Captain Robert Falcon Scott was a Royal Navy officer and explorer who led two expeditions to the Antarctic regions, the Discovery Expedition, 1901–04, and the ill-fated Terra Nova Expedition, 1910–13.  During this second venture, Scott led a party of five which reached the South Pole on 17th January 1912, only to find that they had been preceded by Roald Amundsen’s Norwegian expedition.  They Failed!  Let’s not misintepret this, they Failed!  On their return journey, Scott and his four comrades all perished from a combination of exhaustion, starvation and extreme cold.   And here is the point because even though he failed in his quest Scott became an iconic British hero, a status maintained ever since.

History is in fact littered with failed military battles and disasters that we have perversely turned into iconic moments of British history.  1066 and the Norman invasion – we were invaded and conquered!  Dunkirk was a defeat and a miltary withdrawal,the Charge of the Light Brigade was a disaster but my favourite example is the Battle of Isandlwana on 22nd  January 1879, which was the first major encounter in the Zulu War between the all conquering British Empire machine and the  Zulu Kingdom of South Africa.

Eleven days after the British commenced their invasion a Zulu army attacked a portion of the British main column consisting of nearly two thousand mixed British and colonial forces.  The Zulus were armed with the traditional assegai iron spears and protected by cow hide shields and the British were armed with the then state of the art Martini-Henry breech loading rifle. Despite a vast disadvantage in weapons technology, the Zulus ultimately overwhelmed the poorly led and badly deployed British, killing over one thousand, three hundred troops, whilst suffering only around a thousand casualties of their own.

The battle was a decisive victory for the Zulus and caused the defeat of the first British invasion. The British army had received its worst ever defeat fighting against a technologically inferior indigenous force. However, the defeat of the British forces at Isandlwana was turned into a victory just a few days later with the successful defence of Rorke’s Drift which simply erased the memory of the ignominious defeat!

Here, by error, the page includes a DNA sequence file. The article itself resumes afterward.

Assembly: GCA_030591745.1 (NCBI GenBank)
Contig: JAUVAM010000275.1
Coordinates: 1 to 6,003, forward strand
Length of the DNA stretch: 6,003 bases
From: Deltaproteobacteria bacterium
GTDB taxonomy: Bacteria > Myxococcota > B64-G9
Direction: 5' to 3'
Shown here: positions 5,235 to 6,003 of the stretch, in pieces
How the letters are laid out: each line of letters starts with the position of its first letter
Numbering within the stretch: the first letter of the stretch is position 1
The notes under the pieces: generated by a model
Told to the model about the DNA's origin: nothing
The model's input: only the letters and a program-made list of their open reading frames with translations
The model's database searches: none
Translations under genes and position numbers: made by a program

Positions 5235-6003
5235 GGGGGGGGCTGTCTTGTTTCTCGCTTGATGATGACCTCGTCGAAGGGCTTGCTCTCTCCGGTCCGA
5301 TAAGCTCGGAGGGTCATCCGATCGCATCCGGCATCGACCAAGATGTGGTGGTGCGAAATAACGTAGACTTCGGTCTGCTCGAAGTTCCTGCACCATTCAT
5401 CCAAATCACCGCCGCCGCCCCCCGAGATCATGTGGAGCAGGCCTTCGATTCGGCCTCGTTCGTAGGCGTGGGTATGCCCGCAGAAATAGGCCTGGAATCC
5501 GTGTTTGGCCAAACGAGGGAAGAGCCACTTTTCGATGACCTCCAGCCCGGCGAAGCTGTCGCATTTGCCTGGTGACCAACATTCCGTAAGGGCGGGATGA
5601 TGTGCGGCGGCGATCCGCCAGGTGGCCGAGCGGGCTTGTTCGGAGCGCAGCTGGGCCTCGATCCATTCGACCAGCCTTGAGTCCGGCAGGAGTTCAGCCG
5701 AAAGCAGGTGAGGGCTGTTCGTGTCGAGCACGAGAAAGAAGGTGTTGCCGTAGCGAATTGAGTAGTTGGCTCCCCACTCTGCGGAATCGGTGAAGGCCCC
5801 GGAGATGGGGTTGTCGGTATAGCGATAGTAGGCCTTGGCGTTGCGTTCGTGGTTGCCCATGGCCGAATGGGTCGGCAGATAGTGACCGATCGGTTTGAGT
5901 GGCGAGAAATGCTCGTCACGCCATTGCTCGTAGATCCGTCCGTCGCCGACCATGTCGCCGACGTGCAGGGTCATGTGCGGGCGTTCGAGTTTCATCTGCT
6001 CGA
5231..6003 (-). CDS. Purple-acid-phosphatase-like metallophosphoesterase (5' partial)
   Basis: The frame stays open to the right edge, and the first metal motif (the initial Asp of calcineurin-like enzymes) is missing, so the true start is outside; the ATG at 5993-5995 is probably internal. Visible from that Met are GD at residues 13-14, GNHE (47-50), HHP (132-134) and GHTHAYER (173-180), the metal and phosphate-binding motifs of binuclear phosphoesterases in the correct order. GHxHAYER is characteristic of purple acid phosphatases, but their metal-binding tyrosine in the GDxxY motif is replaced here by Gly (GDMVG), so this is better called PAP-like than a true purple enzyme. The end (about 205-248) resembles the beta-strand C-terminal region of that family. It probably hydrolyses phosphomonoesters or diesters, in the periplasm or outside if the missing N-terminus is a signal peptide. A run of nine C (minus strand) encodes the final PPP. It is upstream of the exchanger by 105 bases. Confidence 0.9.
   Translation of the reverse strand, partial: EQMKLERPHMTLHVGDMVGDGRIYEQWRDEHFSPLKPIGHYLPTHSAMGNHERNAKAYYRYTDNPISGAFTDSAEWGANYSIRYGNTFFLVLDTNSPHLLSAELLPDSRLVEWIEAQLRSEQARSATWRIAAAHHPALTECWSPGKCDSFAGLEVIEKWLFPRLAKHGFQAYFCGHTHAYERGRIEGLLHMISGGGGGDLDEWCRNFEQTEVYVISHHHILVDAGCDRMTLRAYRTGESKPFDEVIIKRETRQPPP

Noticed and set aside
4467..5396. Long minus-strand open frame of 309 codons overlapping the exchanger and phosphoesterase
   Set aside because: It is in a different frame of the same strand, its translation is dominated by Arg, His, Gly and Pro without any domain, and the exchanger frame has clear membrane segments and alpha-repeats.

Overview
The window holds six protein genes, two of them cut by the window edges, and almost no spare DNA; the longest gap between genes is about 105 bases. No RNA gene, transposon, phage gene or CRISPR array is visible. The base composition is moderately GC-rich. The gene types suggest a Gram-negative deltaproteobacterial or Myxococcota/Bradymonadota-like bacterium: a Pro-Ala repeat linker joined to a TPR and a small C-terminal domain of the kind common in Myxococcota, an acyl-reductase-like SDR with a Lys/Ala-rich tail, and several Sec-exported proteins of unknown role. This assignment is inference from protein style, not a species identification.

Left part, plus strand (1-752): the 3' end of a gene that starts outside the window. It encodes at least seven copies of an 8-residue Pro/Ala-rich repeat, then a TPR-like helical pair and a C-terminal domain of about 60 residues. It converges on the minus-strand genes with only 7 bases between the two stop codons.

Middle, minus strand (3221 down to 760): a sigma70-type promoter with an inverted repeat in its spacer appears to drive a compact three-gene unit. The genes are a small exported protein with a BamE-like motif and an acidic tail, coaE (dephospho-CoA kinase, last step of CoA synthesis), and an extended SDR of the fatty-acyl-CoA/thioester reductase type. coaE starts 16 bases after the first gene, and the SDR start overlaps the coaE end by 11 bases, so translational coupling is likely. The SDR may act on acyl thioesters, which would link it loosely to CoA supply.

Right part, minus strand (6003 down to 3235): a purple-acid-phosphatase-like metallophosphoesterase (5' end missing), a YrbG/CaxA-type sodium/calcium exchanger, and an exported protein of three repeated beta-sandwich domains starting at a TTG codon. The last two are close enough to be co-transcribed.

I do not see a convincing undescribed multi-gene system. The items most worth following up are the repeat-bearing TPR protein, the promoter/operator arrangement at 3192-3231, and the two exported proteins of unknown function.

Other disasters have also been turned into iconic successes.  The RMS Titanic was the largest passenger steamship in the world and pronounced unsinkable when she set off on her maiden voyage from Southampton to New York on 10thApril 1912.  Four days into the crossing, at twenty to midnight on 14th April, she struck an iceberg and sank just over two hours later the following morning, resulting in the deaths of 1,517 people in one of the deadliest peacetime maritime disasters in history.

In sport, the boxer Henry Cooper became a national hero for failing to beat Cassius Clay in a 1966 World heavyweight championship fight, Tim Henman is revered for only ever reaching the Wimbledon tennis semi-finals which is another example of the British stoic acceptance of failure.  Sir Stirling Moss never won the world drivers’ championship, but became a hero to millions through his chivalrous conduct on the racetrack. He famously did himself out of the title in 1958 by leaping to the defence of a rival who was in danger of being docked points.  John Francome would have won the National Hunt jockeys’ championship in 1982, but chose to share it with a rival who had been injured. Judy Guinness would have won fencing gold for Great Britain at the 1932 Olympics if she hadn’t pointed out errors which the judges had made.

And let’s not forget that in the world of entertainment we actually seem to enjoy the annual ritual humiliation of the Eurovision Song Contest.

Nuclear Test Sites and the Bikini

In 1954 the United States began serious nuclear testing in the Pacific Ocean on the island of Bikini Atoll and they carried out the detonation of a massive bomb codenamed Castle Bravo.  This was the first test of a practical hydrogen bomb and the largest nuclear explosion ever set off by the United States.  In fact, a bit like a ten year old with a box of fireworks and some matches, they really had little idea what they were doing and when it was detonated it proved much more powerful than the boffins had predicted, and created unexpected widespread radioactive contamination which has prevented people from ever returning to the island.